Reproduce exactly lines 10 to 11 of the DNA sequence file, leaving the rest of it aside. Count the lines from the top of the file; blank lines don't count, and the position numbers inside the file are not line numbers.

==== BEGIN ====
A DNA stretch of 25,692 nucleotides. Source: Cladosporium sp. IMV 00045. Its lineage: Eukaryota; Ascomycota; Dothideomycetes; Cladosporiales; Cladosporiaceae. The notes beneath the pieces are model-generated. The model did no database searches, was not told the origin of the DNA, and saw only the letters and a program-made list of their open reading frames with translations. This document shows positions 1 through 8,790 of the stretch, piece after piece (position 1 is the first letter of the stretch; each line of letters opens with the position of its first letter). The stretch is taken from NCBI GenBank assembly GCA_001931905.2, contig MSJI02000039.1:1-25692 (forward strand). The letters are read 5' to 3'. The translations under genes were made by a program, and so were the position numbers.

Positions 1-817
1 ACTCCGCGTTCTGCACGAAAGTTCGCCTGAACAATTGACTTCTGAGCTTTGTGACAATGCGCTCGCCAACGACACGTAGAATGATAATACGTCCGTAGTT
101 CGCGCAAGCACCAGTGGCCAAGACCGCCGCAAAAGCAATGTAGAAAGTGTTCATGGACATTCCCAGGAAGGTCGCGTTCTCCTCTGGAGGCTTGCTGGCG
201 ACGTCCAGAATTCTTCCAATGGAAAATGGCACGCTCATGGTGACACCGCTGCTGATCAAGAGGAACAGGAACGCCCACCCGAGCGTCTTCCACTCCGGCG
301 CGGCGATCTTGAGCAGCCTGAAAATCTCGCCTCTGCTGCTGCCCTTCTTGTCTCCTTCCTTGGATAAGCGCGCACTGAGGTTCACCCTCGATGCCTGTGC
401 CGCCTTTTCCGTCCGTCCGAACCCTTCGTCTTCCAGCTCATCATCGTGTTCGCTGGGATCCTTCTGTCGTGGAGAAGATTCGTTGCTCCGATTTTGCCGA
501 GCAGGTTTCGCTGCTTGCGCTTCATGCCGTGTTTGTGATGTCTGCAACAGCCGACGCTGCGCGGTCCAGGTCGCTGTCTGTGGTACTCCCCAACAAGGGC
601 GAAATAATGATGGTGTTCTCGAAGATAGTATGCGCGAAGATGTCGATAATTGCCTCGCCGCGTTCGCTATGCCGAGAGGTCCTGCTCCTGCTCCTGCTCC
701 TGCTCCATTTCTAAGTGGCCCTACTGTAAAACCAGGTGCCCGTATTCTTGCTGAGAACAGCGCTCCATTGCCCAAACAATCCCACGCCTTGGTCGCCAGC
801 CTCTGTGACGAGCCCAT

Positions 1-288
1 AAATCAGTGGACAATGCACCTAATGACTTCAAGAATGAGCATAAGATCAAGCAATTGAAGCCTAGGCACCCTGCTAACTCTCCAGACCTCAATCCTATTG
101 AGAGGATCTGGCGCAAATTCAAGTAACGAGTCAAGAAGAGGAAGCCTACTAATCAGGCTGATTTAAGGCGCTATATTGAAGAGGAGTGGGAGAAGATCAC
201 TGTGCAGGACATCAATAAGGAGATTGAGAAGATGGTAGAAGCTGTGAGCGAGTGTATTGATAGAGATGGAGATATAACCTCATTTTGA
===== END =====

701 TGCTCCATTTCTAAGTGGCCCTACTGTAAAACCAGGTGCCCGTATTCTTGCTGAGAACAGCGCTCCATTGCCCAAACAATCCCACGCCTTGGTCGCCAGC
801 CTCTGTGACGAGCCCAT